NASA's team that will conduct the first U.S. mission to collect samples from an asteroid has been given the go-ahead to begin building the spacecraft, flight instruments and ground system, and launch support facilities.
This determination was made Wednesday after a successful Mission Critical Design Review (CDR) for NASA’s Origins Spectral Interpretation Resource Identification Security Regolith Explorer (OSIRIS-REx). The CDR was held at Lockheed Martin Space Systems Company in Littleton, Colo., April 1-9. An independent review board, comprised of experts from NASA and several external organizations, met to review the system design.
"This is the final step for a NASA mission to go from paper to product,” said Gordon Johnston, OSIRIS-REx program executive at NASA Headquarters, Washington, DC. “This confirms that the final design is ready to start the build-up towards launch.”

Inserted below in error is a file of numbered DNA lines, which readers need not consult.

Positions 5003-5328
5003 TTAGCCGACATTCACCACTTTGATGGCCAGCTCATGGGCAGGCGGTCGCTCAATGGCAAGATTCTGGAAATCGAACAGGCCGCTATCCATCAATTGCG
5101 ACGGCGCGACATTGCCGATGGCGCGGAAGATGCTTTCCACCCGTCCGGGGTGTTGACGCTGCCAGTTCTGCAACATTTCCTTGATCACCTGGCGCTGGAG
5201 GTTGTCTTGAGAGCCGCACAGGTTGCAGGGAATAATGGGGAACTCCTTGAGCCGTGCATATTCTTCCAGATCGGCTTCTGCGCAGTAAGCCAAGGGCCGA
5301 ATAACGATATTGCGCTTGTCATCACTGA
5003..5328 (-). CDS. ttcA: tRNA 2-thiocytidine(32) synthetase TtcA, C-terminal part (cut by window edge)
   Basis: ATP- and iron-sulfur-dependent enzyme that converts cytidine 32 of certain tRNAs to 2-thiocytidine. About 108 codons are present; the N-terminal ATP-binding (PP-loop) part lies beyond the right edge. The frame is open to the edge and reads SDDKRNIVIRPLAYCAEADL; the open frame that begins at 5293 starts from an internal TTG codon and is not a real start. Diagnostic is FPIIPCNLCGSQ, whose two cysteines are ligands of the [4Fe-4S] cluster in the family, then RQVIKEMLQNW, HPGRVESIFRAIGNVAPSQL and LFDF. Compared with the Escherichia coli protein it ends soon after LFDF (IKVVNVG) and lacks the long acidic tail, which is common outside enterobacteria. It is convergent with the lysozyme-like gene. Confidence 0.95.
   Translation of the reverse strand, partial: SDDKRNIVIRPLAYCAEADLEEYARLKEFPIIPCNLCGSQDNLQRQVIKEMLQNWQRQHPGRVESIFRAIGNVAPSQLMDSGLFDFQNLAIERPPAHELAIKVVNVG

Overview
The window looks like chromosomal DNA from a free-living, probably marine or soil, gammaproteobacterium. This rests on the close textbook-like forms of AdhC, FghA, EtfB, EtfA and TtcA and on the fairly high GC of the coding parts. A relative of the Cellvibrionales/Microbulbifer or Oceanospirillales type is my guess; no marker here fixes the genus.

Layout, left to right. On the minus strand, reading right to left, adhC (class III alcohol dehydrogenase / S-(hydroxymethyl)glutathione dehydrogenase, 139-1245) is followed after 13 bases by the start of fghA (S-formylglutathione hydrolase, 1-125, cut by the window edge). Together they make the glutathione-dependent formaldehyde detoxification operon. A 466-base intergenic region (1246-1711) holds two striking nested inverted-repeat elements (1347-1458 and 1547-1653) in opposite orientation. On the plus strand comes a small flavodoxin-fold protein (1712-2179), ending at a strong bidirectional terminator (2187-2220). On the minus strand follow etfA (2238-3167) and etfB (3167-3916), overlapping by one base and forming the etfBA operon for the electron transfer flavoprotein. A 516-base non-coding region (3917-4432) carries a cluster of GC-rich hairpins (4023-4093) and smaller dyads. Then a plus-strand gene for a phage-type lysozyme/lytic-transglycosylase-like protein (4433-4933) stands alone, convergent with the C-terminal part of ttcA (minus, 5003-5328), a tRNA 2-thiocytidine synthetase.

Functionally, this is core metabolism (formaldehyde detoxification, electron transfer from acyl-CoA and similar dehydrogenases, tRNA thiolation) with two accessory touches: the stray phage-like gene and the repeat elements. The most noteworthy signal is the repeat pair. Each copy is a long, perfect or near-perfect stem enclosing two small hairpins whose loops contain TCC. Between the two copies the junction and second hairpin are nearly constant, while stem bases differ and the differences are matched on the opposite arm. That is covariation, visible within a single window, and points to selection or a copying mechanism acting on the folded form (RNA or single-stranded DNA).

OSIRIS-REx is scheduled to launch in the fall of 2016, rendezvous with the asteroid Bennu in 2018 and return a sample of it to Earth in 2023. The spacecraft carries five instruments that will remotely evaluate the surface of Bennu. After more than a year of asteroid reconnaissance, the spacecraft will collect samples of at least 2 ounces (60 grams) and return them to Earth for scientists to study.
"Successfully passing mission CDR is a major accomplishment, but the hard part is still in front of us — building, integrating and testing the flight system in support of a tight planetary launch window," said Mike Donnelly, OSIRIS-REx project manager at NASA's Goddard Space Flight Center in Greenbelt, Md.
Written By: NASA
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